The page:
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Taking evidence by videoconference

Sisu koostaja:
European Judicial Network
Euroopa õigusalase koostöö võrgustik (tsiviil- ja kaubandusasjades)

1 Is it possible for evidence to be taken by videoconference either with the participation of a court in the requesting Member State or directly by a court of that Member State? If yes, what are the relevant national procedures or laws that apply?

Following an amendment to Act No 99/1963, the Code of Civil Procedure, as amended, in effect since September 2017, the use of videoconferencing equipment in civil proceedings is governed directly by the Act. Section 102a of the Code of Civil Procedure expressly stipulates that a court may perform tasks using videoconferencing equipment at the request of a party or when it is deemed useful. Videoconferencing may be used in particular for enabling the presence of a party or an interpreter at a hearing or for examining a witness, expert or party.

The matter is further governed under Section 10a of Instruction of the Ministry of Justice No 505/2001 issuing internal and clerical rules for district, regional and high courts.

2 Are there any restrictions on the type of person who can be examined by videoconference – for example, is it only witnesses or can others such as experts or parties also be examined in this way?

The act expressly provides for the examination of witnesses, experts and parties. However, it does not in any way restrict the category of persons in advance; it is possible to link other persons to a hearing by videoconference, for example interpreters. Videoconferencing is restricted by its usefulness, or at the request of a party.

3 What restrictions, if any, are there on the type of evidence that can be obtained by videoconference?

There are no general restrictions in the text of the law. However, a restriction may ensue from the specific circumstances of a case (technical feasibility etc.).

4 Are there any restrictions on where the person should be examined by videoconference – i.e. does it have to be in a court?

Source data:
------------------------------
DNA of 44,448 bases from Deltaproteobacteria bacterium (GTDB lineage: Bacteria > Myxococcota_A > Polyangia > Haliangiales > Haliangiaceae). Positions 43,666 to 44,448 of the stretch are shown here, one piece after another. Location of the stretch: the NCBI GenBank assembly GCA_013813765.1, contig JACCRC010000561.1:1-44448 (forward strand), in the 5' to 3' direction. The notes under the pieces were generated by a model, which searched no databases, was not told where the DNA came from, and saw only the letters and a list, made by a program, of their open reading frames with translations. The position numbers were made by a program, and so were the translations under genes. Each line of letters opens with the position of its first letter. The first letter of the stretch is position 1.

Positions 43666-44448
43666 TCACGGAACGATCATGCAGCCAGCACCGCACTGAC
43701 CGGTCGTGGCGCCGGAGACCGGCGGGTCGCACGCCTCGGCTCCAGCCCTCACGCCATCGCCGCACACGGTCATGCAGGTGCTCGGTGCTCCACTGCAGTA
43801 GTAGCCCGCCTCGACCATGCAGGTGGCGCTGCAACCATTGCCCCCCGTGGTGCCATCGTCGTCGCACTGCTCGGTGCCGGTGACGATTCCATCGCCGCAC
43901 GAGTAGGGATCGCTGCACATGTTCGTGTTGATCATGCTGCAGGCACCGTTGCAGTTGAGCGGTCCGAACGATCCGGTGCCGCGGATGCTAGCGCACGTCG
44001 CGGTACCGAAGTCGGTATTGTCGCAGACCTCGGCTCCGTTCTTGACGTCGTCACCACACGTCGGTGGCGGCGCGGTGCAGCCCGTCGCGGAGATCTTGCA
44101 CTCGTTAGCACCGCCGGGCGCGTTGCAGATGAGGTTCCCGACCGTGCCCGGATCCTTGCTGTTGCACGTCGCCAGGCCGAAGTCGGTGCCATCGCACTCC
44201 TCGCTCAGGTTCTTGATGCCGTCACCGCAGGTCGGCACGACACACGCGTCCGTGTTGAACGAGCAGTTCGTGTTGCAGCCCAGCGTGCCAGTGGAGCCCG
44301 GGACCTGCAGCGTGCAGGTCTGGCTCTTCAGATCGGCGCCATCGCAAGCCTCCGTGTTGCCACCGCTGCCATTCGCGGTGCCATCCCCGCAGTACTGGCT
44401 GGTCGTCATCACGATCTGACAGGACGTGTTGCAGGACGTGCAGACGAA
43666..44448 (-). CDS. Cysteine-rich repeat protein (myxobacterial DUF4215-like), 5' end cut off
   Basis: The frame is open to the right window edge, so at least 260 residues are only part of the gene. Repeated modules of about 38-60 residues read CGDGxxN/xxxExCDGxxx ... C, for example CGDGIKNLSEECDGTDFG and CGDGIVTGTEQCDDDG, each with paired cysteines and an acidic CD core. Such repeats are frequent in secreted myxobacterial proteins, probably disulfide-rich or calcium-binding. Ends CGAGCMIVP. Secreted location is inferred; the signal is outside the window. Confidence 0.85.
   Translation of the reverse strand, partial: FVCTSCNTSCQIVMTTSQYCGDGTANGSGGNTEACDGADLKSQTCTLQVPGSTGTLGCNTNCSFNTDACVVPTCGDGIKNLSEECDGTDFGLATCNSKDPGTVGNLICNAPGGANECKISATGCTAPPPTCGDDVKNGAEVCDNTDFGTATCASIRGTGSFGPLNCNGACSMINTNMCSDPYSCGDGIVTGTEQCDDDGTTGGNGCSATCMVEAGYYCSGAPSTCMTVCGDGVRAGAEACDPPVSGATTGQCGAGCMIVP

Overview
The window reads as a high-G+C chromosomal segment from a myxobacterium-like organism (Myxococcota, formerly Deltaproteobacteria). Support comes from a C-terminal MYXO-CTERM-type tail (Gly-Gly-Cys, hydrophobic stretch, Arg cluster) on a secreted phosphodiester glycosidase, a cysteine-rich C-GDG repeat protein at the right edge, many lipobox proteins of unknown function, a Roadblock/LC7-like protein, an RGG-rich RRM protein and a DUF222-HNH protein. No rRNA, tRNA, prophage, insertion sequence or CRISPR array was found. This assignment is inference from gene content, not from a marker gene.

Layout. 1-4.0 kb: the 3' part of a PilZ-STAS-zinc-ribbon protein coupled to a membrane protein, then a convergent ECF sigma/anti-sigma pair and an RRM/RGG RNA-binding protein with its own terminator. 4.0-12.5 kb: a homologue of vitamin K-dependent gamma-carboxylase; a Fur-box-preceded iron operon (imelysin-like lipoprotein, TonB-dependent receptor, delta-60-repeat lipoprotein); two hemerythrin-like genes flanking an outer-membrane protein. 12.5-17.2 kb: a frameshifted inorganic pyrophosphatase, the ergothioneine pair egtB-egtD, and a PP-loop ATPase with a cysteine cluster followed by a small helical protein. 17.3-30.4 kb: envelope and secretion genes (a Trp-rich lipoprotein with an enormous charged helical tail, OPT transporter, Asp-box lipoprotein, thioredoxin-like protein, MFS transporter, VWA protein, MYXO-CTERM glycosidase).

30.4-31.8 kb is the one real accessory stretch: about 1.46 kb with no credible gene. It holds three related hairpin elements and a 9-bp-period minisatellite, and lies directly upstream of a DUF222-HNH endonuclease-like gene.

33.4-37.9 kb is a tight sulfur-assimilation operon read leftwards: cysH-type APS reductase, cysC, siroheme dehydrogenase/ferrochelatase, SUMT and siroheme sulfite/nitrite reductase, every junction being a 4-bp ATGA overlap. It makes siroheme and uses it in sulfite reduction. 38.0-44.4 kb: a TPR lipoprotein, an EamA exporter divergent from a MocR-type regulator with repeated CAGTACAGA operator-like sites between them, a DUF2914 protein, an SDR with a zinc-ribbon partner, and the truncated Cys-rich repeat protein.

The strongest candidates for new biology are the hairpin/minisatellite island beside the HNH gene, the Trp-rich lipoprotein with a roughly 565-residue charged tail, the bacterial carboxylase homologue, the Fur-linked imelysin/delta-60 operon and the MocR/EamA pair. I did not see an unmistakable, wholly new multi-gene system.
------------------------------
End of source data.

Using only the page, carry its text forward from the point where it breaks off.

If the presiding judge (a judge sitting alone) performs tasks by videoconference, the summons must also state the place and time of the videoconference. Therefore, the use of any suitable premises for the task, for instance places where experts or witnesses are located (e.g. hospitals, laboratories), is not precluded.

However, it is important for court employees entrusted with performing such tasks by the presiding judge (a judge sitting alone) to verify the identity of the person whom the task concerns. It is envisaged that a person is usually examined at court, in prison or at healthcare facilities.

5 Is it permitted to record videoconference hearings and, if so, is the facility available?

The Act stipulates that an audio-visual recording be taken whenever a task is performed by videoconference. If a report is drawn up alongside a recording, the person whom the task concerns does not have to sign the report.

6 In what language should the hearing be conducted: (a) where requests are made under Articles 10 to 12; and (b) where there is direct taking of evidence under Article 17?

If the witness does not speak the language of the proceedings, he or she has the right to an interpreter under Article 37(4) of Constitutional Act No 2/1993 (the Charter of Fundamental Rights and Freedoms). According to Section 18(2) of the Code of Civil Procedure, the court must appoint an interpreter for any party whose first language is not Czech, whenever the need arises in the proceedings.

7 If interpreters are required, who is responsible for providing them under both types of hearing and where should they be located?

According to Section 18(1) and (2) of the Code of Civil Procedure, the court is required to provide the parties with equal opportunities to exercise their rights and is required to appoint an interpreter for any party whose first language is not Czech, whenever the need arises in the proceedings.

It can be arranged for an interpreter to be present via videoconferencing equipment. It is therefore not required for the interpreter to be physically present in the same location as the person being examined.

8 What procedure applies to the arrangements for the hearing and to notify the person to be examined about the time and place? How much time should be allowed when arranging the date of the hearing to enable the person to receive sufficient notification?